It is difficult to fathom how incredibly important Facebook has become to the lives of many of its users in those intervening years. And, I think, where the film is most effective is in how neatly it explores the seductive ways in which the site becomes accepted as a substitute for real interaction, through book-ending scenes depicting opposing moments in the life of its creator: from the early popularity-seeking and competitive self-comparisons of the college years, to the wistful reflection on the people with whom connections have been broken over the years, and the (false) hope of re-kindling those connections through digital representations.

Thursday, November 12, 2015

Berberian Sound Studio (2013)

An intriguing little thriller about a meek, sheltered English sound engineer who accepts a job working on an especially disturbing Italian horror film, an experience which gradually begins to alter his perception of reality as he loses himself in the work of creating the soundtrack for the film's brutal, violent images.

The plot is a model of economy, conjuring up a real sense of dread and isolation in the claustrophobic little dubbing studio in which most of the action takes place. Unfortunately, after a strong first half, the interesting premise loses direction toward the end, which feels both protracted and rather confused. The fine character actor Toby Jones perfectly embodies the awkward, withdrawn sound man, who finds himself something of a stranger in a strange land, and slowly reveals aspects of his character, including hints of suppressed rage, that are at turns pathetic and sinister. Despite the problems with the ending, director Peter Strickland creates a thoughtful, dark character study made with a real attention to period detail and the genre conventions of the film-within-the-film, which should be especially appealing to fans of Italian giallo cinema.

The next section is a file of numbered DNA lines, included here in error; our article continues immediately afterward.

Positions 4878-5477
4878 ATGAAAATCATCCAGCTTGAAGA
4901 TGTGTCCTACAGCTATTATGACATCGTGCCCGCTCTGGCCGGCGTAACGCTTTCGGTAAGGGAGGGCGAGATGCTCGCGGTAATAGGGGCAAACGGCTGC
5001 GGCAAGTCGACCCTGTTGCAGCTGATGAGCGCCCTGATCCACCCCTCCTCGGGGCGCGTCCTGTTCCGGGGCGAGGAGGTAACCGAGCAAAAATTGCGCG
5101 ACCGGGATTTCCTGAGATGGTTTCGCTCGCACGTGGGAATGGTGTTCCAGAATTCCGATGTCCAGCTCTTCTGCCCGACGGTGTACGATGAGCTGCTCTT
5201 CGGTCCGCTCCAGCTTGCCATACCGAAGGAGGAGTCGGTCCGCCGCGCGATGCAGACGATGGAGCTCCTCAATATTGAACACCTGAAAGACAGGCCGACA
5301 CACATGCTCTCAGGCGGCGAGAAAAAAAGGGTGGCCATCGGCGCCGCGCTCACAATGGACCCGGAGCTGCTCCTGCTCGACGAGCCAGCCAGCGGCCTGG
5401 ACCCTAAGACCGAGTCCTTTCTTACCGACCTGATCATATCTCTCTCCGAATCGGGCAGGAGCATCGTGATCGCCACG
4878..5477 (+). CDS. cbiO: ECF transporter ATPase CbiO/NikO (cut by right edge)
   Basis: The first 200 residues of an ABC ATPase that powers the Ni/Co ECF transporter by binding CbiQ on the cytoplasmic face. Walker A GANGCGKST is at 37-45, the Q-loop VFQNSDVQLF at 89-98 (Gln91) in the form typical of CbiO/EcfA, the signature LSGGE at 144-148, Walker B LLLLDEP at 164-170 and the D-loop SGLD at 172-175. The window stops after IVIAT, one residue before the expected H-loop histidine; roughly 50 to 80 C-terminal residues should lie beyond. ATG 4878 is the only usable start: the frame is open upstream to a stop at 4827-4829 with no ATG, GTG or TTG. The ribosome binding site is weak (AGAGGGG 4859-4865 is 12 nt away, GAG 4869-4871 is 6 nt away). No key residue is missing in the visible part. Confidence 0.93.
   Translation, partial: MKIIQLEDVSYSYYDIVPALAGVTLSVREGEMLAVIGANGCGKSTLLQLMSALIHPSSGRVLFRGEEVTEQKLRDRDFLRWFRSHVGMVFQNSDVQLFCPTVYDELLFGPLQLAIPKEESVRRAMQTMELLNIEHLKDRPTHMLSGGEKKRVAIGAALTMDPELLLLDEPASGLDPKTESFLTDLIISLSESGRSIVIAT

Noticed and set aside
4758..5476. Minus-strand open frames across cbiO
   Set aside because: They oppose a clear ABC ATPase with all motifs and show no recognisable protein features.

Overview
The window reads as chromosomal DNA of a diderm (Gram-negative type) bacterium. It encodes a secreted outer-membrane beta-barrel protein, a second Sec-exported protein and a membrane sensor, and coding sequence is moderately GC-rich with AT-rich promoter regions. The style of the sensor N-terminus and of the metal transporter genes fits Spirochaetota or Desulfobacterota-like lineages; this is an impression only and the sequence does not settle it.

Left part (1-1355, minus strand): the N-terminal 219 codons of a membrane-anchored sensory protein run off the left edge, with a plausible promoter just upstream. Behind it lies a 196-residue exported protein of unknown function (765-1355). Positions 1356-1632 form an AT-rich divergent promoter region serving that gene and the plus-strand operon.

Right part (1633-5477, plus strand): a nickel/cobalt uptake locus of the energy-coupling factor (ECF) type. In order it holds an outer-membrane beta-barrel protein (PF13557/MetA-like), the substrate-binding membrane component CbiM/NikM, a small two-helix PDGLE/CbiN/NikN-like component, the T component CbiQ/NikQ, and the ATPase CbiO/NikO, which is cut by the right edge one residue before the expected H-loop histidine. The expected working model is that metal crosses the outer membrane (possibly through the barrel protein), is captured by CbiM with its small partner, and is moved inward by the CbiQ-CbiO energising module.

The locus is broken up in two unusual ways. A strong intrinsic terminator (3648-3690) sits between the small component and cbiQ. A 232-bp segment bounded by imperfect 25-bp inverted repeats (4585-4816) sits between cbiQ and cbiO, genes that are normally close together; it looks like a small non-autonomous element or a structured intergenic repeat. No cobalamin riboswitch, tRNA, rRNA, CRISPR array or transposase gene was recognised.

Monday, November 02, 2015

Scream (1996)

When Wes Craven passed away earlier this year, and as I read several of the tributes to the director and his career, it occurred to me that -- as much as his work had been a major part of the pop cultural landscape during my childhood and teen years -- I had seen surprisingly little of his films. In fact, outside of Last House on the Left, I couldn't swear to it that I had seen any of his films at all (not even the Nightmare on Elm Street franchise).

I was 12 when Scream was released, and although I did not see it then, there were few films at that time that I recall creating more excitement among my peers, who talked endlessly about it. So by the time I finally got around to seeing the film 19 years later, there weren't too many surprises. I was already familiar with the premise (a girl is stalked by a serial killer on the anniversary of her mother's murder), its clever approach to the genre (a post-modern, self-aware take on the slasher film), its much-publicized casting gimmick (Drew Barrymore's character is killed off in the first ten minutes), and of course its now-iconic "ghost face" serial killer character.

Scream is still not the kind of film I typically care for, but Craven is clearly committed to the material and has fun with the self-aware approach to the genre that he had made such an indelible mark on, and it is to his credit that it actually works, rather than just serving as a glossary of the genre's tropes, or name-dropping famous movies or scenes for their own sake, as lesser films might have.

There's something else about this film that I enjoyed immensely, and that was the performance of Matthew Lillard. Whatever happened to him? He emerged as one of the most interesting, offbeat character actors of the 1990s, thanks to his roles in John Waters' Serial MomHackers, and a fine starring turn in the indie black comedy Dead Man's Curve, but I have not seen him in anything since 2004's Without a Paddle (an otherwise forgettable comedy). His performance in Scream was a highlight of the film for me, and reminder of just what a unique and immensely talented actor he is.